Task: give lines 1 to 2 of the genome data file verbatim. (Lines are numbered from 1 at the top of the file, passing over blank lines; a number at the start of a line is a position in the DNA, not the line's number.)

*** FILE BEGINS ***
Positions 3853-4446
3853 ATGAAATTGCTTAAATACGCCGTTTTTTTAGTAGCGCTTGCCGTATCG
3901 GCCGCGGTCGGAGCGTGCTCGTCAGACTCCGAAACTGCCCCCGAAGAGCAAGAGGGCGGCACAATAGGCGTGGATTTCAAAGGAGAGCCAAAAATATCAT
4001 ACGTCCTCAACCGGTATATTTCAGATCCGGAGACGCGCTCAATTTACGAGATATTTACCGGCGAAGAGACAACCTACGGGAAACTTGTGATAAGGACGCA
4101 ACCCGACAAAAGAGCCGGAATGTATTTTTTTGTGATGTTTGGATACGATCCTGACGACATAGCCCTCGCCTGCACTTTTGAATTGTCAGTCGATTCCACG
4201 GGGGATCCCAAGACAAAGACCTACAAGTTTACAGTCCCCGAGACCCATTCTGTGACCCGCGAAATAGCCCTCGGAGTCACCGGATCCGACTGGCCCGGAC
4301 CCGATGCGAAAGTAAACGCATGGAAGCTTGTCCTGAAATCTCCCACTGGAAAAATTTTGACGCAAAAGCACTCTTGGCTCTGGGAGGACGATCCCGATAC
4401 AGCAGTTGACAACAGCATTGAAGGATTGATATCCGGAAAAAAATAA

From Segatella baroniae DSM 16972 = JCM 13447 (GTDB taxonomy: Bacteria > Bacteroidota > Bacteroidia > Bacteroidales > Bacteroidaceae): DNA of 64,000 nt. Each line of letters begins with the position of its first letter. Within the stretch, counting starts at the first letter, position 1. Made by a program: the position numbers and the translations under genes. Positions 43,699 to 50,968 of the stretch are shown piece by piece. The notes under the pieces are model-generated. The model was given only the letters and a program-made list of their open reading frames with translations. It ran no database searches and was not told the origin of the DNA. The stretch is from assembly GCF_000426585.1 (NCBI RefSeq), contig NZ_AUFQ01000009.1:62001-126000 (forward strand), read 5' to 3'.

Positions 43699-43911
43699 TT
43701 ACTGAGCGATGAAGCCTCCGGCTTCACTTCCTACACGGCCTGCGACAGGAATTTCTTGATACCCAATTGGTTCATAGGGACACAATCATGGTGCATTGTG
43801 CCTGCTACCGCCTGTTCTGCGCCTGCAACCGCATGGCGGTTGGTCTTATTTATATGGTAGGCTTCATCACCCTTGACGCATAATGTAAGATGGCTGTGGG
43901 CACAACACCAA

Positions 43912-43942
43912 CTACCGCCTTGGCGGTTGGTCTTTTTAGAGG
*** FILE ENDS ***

Positions 3853-4446
3853 ATGAAATTGCTTAAATACGCCGTTTTTTTAGTAGCGCTTGCCGTATCG